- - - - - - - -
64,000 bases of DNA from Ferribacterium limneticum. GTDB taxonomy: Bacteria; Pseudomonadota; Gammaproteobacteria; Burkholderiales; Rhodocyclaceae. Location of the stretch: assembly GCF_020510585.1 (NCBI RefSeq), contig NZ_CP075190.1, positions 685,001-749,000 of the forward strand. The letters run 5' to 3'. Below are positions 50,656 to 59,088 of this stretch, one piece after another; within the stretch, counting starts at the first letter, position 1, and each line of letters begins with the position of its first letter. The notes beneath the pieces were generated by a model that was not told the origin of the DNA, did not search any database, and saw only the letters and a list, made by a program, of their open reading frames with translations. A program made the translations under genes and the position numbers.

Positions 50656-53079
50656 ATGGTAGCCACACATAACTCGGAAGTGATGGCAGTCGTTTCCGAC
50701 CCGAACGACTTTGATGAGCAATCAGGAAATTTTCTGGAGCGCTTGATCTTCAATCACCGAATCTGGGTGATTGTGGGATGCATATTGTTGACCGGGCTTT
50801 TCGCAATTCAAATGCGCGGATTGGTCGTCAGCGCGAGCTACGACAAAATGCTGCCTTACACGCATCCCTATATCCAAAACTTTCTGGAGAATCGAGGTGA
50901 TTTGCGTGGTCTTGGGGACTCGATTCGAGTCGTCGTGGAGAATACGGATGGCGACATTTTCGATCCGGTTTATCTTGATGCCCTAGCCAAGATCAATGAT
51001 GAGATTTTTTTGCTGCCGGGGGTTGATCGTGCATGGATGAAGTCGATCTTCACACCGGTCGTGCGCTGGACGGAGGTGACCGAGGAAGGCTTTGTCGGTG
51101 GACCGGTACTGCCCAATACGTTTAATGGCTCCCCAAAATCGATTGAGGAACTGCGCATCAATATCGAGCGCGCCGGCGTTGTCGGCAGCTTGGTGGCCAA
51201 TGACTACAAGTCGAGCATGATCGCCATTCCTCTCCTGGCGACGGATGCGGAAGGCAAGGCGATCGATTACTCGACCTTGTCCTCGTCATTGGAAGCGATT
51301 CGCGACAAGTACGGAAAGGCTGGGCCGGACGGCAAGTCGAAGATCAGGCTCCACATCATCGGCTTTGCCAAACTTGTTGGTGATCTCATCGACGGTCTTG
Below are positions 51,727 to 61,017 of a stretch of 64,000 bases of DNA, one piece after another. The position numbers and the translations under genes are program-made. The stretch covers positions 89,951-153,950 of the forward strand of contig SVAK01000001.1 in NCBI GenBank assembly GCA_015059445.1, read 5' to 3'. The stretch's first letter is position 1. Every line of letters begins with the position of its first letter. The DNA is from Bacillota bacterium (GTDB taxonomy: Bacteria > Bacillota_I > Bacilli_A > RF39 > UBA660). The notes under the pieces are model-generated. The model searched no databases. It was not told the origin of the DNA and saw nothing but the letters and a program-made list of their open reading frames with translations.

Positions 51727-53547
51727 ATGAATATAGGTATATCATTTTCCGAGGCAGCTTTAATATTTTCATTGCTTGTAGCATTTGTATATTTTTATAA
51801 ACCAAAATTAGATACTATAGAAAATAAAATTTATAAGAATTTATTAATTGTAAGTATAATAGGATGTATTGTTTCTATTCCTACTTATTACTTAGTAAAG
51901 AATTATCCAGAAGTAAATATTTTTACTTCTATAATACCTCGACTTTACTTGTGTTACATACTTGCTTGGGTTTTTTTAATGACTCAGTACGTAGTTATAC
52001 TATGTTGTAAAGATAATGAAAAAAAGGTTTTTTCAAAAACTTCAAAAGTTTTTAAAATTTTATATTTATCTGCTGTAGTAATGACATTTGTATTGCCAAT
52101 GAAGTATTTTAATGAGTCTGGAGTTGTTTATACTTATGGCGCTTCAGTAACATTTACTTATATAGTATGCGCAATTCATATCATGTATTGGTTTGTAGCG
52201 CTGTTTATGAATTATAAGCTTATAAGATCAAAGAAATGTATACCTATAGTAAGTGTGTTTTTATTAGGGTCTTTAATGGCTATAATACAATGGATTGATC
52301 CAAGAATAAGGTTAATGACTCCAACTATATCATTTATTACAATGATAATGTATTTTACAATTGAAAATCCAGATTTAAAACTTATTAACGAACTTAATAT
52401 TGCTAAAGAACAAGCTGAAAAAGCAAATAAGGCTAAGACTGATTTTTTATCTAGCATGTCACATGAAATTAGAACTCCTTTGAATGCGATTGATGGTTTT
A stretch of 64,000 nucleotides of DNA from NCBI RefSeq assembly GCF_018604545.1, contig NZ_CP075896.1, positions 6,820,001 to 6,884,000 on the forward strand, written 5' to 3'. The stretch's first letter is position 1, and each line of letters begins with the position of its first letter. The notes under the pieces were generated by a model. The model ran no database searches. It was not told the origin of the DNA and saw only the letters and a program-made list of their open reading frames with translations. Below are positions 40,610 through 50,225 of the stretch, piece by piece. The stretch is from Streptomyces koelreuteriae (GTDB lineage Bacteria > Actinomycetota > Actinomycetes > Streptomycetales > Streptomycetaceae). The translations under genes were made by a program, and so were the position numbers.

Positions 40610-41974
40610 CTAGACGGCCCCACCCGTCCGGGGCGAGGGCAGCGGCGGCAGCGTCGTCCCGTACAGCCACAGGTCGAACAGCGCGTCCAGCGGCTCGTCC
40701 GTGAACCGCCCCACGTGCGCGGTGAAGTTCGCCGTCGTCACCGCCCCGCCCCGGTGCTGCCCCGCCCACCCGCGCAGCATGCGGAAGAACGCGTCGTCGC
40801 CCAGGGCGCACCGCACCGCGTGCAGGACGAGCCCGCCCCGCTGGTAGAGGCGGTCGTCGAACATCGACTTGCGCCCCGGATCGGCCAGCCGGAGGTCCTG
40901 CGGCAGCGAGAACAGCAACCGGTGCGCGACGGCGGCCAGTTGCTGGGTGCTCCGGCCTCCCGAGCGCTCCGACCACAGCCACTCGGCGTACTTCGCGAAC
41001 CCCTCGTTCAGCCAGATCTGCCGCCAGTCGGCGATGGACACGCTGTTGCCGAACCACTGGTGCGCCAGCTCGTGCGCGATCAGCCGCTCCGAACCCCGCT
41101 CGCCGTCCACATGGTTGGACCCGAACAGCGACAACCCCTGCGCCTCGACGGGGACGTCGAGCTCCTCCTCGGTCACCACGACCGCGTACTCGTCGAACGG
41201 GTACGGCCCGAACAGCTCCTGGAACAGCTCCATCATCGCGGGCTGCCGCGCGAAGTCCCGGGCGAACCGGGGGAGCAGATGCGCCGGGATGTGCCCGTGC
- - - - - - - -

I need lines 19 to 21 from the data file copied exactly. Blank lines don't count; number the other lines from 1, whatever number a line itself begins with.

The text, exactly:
52301 CAAGAATAAGGTTAATGACTCCAACTATATCATTTATTACAATGATAATGTATTTTACAATTGAAAATCCAGATTTAAAACTTATTAACGAACTTAATAT
52401 TGCTAAAGAACAAGCTGAAAAAGCAAATAAGGCTAAGACTGATTTTTTATCTAGCATGTCACATGAAATTAGAACTCCTTTGAATGCGATTGATGGTTTT
A stretch of 64,000 nucleotides of DNA from NCBI RefSeq assembly GCF_018604545.1, contig NZ_CP075896.1, positions 6,820,001 to 6,884,000 on the forward strand, written 5' to 3'. The stretch's first letter is position 1, and each line of letters begins with the position of its first letter. The notes under the pieces were generated by a model. The model ran no database searches. It was not told the origin of the DNA and saw only the letters and a program-made list of their open reading frames with translations. Below are positions 40,610 through 50,225 of the stretch, piece by piece. The stretch is from Streptomyces koelreuteriae (GTDB lineage Bacteria > Actinomycetota > Actinomycetes > Streptomycetales > Streptomycetaceae). The translations under genes were made by a program, and so were the position numbers.